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How to keep up? Follow what sparks your interest…

April 5, 2010

This month’s Big Question is simple: How do we keep up?

My approach to keeping up is not particularly systematic, more making time and space for serendipity.  I take time to scan and/or read various blog posts on the e-learning learning community, follow a select few power-tweeters on twitter, who are updating things much more frequently than I ever could.  When something sparks my interest, I always build time into my week to play in the sandbox just a little.  I don’t want to be able to keep up on everything, as that would just take all my time, but I also know my clients expect me to be ahead of the pack, so it’s a balancing act.

I do, however, have one way of sifting/filtering/sense-making.  I use a model that I’ve built over the years, and it helps me to categorize some of the new fangled tools and yet not throw away the old fangled ones.  It also helps me quickly identify new (to me) tools that I should investigate a little further.

The gist, is that I focus on what people need…

  • help – methods and tools to show me how/tell me how/let me try – these tend to be performance support types of things (wikis, screencasts,etc)
  • learn – methods and tools for learning on my own/in a group/with an instructor – these tend to be more traditional course based – synchronous and asynchronous
  • know/connect – methods and tools to do my job/to exchange ideas/to feel connected -these tend to be more of the social/collaborative and pseudo-communications things.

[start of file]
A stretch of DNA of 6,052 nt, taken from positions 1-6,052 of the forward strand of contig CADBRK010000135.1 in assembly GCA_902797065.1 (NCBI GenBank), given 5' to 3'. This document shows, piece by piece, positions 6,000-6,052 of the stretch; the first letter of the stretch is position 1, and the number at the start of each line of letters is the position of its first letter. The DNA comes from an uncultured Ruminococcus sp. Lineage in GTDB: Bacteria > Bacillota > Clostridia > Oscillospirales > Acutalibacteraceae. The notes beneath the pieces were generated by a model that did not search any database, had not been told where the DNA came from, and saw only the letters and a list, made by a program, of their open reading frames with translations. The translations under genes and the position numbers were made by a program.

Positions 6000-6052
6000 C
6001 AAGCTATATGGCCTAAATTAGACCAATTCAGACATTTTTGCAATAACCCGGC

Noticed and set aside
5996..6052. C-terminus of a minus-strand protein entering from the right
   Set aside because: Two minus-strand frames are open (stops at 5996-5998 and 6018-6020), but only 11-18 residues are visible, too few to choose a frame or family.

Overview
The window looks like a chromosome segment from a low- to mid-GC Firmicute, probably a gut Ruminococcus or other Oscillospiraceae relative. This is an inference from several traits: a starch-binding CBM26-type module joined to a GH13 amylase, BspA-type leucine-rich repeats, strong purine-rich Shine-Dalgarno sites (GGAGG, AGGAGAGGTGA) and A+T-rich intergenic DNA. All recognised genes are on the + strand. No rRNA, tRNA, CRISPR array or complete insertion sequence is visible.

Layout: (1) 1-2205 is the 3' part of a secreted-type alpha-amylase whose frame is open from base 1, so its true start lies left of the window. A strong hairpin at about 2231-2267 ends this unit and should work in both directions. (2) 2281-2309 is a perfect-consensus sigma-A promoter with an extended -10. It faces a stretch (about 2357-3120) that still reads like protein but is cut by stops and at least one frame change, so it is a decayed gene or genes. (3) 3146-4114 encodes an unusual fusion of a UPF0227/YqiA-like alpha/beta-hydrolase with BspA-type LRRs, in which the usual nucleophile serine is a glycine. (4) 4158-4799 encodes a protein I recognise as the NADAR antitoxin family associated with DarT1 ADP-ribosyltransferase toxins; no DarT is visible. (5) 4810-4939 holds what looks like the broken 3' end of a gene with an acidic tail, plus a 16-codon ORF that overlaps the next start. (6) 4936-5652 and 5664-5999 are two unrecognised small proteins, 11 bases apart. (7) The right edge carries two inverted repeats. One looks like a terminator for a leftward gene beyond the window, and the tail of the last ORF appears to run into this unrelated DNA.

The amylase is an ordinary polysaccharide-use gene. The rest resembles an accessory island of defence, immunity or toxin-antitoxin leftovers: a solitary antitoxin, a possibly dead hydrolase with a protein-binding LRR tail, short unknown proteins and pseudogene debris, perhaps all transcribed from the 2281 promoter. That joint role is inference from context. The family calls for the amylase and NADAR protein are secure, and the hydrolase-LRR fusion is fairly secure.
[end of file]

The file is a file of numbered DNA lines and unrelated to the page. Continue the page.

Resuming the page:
While many new tools don’t fit neatly into one category, I think of it as a venn diagram, where things overlap and intersect:

I think for a lot of people, they feel as though all the new tech is just noise, so I find that a model or construct to be helpful.  It is “technology” neutral, as the model can be applied to a completely face-to-face world, as well.  For many in the learning field, it is good to know that things which are familiar don’t need to be turfed.

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2 Comments leave one →
  1. April 6, 2010 6:19 am

    I’m not sure I get how this helps – maybe a couple of examples and how that allows you to act differently?

  2. hollymacdonald permalink*
    April 6, 2010 7:28 am

    Hi Tony – the way it helps me is that I look for things that fit my model – an example – the post I did recently on skype, zorap and stixy – I hadn’t heard of zorap before, which I found thanks to Jay Cross. I immediately thought “that would be an interesting synchronous tool to help people learn and/or connect”, then I googled “tools like zorap”, which led me to a blog post that described a bunch more. I had a little time, so I played around a bit, with the 25+ tools on that blog post. And, I liked the sound of stixy, as it sounded to me like it had potential for exchanging ideas within a project team.

    I guess my approach is that I don’t categorize tools based on what they do, but how they might be used. My feeling is that there are lots of tools, but if I can’t quickly identify how it will provide value to an end-user, then I don’t bother playing with it. Does that give more context?

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